New Delhi: Older adults may need a third vaccine shot in countries where B.1.617.2 — the ‘Delta’ Covid variant first identified in India — is prevalent, according to a team of scientists who published their findings in The Lancet journal.
The team from the UK suggests that B.1.617.2 possibly brings a dual challenge of reduced vaccine efficacy as well as increased transmission.
The team, that only studied efficacy of Pfizer’s mRNA vaccine (BNT162b2), said the vaccine was sufficiently effective in protecting against severe disease in people who were infected with the Delta variant, the antibody levels generated in vaccinated people’s blood samples were low when tested against this variant as compared to others.
Their research also showed that although a single dose of the vaccine may still afford considerably more protection than no vaccination, single-dose recipients are likely to be less protected against the three SARS-CoV-2 variants of concern, namely B.1.617.2, B.1.351 (first identified in South Africa) and B.1.1.7 (first identified in the UK).
The researchers also warn that increased age was also associated with lower antibody activity against B.1.617.2 and B.1.351. This, the researchers suggest, means that older populations in countries where these strains are prevalent may need further booster shots of the vaccine.
Ideally, these booster shots should be with modified vaccines that better protect against emerging variants of concern, they said.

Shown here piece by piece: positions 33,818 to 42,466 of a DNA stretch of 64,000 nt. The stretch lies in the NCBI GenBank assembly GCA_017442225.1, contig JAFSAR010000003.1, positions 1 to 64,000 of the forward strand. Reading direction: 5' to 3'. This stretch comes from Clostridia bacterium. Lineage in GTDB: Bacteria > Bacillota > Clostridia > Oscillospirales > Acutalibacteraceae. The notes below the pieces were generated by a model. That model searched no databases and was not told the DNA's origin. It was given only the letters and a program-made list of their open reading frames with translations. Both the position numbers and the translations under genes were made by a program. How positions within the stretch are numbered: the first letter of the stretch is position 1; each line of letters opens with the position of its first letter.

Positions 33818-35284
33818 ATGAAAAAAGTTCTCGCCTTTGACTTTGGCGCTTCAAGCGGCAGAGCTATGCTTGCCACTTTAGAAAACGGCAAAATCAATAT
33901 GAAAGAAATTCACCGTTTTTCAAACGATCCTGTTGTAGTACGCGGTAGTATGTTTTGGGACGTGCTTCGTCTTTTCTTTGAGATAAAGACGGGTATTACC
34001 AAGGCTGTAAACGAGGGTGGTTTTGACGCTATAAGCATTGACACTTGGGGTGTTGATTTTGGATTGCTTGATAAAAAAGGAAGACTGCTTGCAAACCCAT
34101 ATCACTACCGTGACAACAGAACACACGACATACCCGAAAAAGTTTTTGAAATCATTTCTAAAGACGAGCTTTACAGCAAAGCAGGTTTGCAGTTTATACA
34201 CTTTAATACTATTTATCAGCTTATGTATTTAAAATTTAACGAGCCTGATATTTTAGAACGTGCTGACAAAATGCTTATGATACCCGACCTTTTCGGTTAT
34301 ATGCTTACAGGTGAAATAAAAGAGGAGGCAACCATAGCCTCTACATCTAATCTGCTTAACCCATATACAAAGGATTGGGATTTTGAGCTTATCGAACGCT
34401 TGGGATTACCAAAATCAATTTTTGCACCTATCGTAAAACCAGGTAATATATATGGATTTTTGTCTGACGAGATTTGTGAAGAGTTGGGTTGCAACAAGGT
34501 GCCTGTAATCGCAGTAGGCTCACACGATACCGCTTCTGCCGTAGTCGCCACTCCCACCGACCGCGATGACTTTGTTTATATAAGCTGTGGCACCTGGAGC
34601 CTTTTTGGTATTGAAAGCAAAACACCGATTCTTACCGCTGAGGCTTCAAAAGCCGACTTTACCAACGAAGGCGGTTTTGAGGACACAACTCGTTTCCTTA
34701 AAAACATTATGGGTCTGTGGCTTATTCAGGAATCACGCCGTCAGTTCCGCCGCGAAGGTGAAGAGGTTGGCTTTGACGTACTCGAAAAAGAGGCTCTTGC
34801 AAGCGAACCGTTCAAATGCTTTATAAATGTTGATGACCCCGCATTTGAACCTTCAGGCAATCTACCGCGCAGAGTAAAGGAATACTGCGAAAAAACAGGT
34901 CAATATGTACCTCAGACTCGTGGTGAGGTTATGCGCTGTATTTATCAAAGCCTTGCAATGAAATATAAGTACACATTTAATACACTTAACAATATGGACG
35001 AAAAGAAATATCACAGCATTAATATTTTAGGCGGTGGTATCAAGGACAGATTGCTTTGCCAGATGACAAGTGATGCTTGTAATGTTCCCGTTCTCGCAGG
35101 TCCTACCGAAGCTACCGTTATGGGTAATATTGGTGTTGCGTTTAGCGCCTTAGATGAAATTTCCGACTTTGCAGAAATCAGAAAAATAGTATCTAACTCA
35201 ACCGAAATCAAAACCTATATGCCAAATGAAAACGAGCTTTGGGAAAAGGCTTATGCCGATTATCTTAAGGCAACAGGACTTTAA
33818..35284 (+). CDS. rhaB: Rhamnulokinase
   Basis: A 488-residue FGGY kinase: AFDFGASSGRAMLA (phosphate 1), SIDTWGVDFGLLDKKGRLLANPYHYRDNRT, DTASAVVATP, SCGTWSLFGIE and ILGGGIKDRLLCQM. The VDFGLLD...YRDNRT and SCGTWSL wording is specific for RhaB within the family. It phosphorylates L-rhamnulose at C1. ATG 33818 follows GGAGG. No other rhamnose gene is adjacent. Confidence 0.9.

The study, however, did not look at the efficacy of other vaccines.
Interval between doses a factor too
The increased interval between the two doses of the vaccine also reduced antibody activity, the researchers said.
To ensure that the maximum percentage of the population quickly gets at least one shot of the Covid vaccine, the UK has extended the interval between the two Pfizer vaccine doses.
“Although this might have had a limited impact of protection against parental SARS-CoV-2 strains or the B.1.1.7 variant, the potential impact on protection from other variants of concern is poorly understood,” the researchers said.
The findings add to a growing body of research that indicates that vaccination strategies need to evolve as new variants of the SARS-CoV-2 variants emerge.
The first sample of B.1.617.2 was isolated in December last year. The strain largely drove the devastating second wave of Covid cases in India, accounting for as much as 75 per cent of genome sequences from India.
A recent study by researchers of the the Indian SARS-CoV-2 Genomics Consortium (INSACOG), which is yet to be peer reviewed, also suggests that breakthrough infections — infections in people who have been vaccinated — are disproportionately due to the Delta variant.
The study suggests that this variant likely has the ability to evade the immune system.
(Edited by Manasa Mohan)
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